There are some singers whose music can prompt waves of nostalgia, depending on when the listener was brought up.
For me, Alison Moyet’s voice will always give me a mental flashback to the late 80s, when I would watch my mother dusting off her vinyl LP of the singer’s music and wait for the star’s unmistakably deep tones to wend their way around the house.
So when I learned Alison was making a long-awaited comeback with a new album and national tour, I made sure that my mum and I were both in the audience at Northampton’s Royal & Derngate.
Whereas some stars of the ‘80s come back with cover songs or recycled, greatest hits albums, Alison has made her return to the music scene with a sound reminiscent of her roots with Yazoo, in electronica, but with a raft of new hits on The Minutes album which are fresh enough to earn radio airplay based on their own quality, not just memories.
There was a bit of a wait for Alison to come on to the stage as, first on, was support act Richard Walters playing acoustic guitar. His music was a gentle but welcome start to the show, with a sound which was individual yet evocative of singers such as David Gray. I think there is still a strong market for these kind of ballads and I’m sure he will go far.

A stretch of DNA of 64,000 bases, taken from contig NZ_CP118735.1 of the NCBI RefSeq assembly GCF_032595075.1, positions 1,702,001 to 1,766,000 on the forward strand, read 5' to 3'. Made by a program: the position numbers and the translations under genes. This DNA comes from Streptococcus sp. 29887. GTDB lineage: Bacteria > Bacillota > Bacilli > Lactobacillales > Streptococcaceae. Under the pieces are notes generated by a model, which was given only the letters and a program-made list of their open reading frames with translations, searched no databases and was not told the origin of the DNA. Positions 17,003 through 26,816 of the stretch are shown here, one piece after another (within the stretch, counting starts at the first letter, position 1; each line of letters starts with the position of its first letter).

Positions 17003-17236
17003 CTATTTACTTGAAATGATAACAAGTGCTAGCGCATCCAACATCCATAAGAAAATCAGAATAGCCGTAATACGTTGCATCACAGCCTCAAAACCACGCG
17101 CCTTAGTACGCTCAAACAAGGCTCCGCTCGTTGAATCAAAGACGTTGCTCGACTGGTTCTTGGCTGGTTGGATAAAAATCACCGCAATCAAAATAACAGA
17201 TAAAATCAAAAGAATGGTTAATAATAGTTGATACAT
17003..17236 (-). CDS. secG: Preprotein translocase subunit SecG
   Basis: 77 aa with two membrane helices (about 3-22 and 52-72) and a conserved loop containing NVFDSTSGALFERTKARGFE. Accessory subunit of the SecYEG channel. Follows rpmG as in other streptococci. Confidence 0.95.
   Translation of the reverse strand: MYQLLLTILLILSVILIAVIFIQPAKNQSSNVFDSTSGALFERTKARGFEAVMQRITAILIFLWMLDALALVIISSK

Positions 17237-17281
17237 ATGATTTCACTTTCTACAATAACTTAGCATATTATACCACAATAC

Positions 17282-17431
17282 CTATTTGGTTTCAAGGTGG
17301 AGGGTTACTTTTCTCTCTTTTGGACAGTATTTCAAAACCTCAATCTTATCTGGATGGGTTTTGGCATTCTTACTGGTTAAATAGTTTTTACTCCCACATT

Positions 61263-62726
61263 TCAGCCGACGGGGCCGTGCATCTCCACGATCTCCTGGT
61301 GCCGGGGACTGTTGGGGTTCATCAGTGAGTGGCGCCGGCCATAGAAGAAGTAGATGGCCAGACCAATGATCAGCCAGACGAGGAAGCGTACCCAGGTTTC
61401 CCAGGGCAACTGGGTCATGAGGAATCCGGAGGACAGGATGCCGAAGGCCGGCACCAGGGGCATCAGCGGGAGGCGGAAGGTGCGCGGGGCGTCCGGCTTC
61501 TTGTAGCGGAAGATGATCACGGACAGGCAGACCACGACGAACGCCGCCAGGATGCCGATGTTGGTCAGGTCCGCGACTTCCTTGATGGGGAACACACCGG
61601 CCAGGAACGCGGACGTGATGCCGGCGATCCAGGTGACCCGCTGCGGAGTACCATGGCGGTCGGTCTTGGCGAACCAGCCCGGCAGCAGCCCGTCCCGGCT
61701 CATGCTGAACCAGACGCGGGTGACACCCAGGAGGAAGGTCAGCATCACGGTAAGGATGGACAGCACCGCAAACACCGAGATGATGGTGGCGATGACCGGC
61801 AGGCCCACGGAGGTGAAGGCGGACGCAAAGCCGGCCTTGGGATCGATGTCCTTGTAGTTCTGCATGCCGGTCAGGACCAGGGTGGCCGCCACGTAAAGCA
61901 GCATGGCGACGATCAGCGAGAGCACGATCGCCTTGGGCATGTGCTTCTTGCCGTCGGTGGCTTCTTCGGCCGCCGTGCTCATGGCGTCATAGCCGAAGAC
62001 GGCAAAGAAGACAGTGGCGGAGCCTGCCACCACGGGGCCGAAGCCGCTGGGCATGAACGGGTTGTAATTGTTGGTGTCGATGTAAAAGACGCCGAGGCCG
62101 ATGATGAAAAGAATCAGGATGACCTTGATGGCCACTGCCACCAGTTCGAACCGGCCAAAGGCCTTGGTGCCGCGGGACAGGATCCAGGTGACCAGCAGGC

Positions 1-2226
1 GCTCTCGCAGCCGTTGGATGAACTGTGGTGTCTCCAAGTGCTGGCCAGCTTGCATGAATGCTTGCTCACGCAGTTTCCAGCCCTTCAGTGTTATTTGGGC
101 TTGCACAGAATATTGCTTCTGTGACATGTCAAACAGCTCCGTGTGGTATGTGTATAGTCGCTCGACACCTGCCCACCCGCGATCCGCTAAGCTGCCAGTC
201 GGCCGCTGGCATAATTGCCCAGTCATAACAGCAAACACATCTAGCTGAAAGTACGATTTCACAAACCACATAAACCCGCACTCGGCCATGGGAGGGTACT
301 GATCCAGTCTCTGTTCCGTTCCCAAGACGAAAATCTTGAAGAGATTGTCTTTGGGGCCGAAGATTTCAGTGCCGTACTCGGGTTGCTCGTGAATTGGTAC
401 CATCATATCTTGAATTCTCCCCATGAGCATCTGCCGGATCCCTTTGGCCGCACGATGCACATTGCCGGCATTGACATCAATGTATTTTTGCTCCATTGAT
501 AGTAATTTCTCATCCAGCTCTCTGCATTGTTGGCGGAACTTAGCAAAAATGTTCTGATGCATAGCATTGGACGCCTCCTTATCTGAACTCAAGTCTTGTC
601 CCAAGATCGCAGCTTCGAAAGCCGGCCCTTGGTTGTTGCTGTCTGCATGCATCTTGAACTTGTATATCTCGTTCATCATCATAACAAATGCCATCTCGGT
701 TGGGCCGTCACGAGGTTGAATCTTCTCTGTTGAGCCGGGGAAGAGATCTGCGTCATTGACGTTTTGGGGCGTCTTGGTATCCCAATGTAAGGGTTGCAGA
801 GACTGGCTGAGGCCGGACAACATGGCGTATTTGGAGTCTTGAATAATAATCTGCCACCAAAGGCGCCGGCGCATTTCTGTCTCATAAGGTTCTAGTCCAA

Alison made her first appearance at 9pm, after the interval, and I could feel anticipation growing from members of the audience.
But by the time she reached the stage, all impatience had evaporated as the audience was soon reminded of her brilliance.
I wasn’t sure what to expect from Alison’s show. Having interviewed her recently, I know she is rightfully proud of her new album and the hard work she had to put into even getting it released. But I also realised that many people in the audience were probably there because they remembered her from Yazoo or from her early solo hits.
Exploiting the electronic sound to its fullest, Alison cleverly mixed the eras, performing the newer hits such as When I Was Your Girl as well as Yazoo’s Only You and early hits such as Is This Love?
Dressed all in black and accompanied by two musicians and backing vocalists on stage, Alison’s backdrop was some purple lighting, dry ice effects and digital screens showing understated images to reflect the songs. But the entire performance was completely carried by Alison’s beautiful, strong vocals.
I am pleased to say she has lost none of her talent. The deepness of her voice has always reminded me of a cello being played in human form and her tones are still as great today as they ever were.
Although I enjoyed the memories brought back by renditions of Alison’s earlier songs, I also appreciated the progression she has made in her songwriting. As she told me, she once wrote extensively about ‘miserable love.’ Now she writes about long distance cycling and going to the cinema, but with as much flair as ever.
There is a reason Alison’s show in Northampton was sold-out and if anyone is lucky enough to buy a ticket for one of her remaining tour dates, they are guaranteed a great evening of music.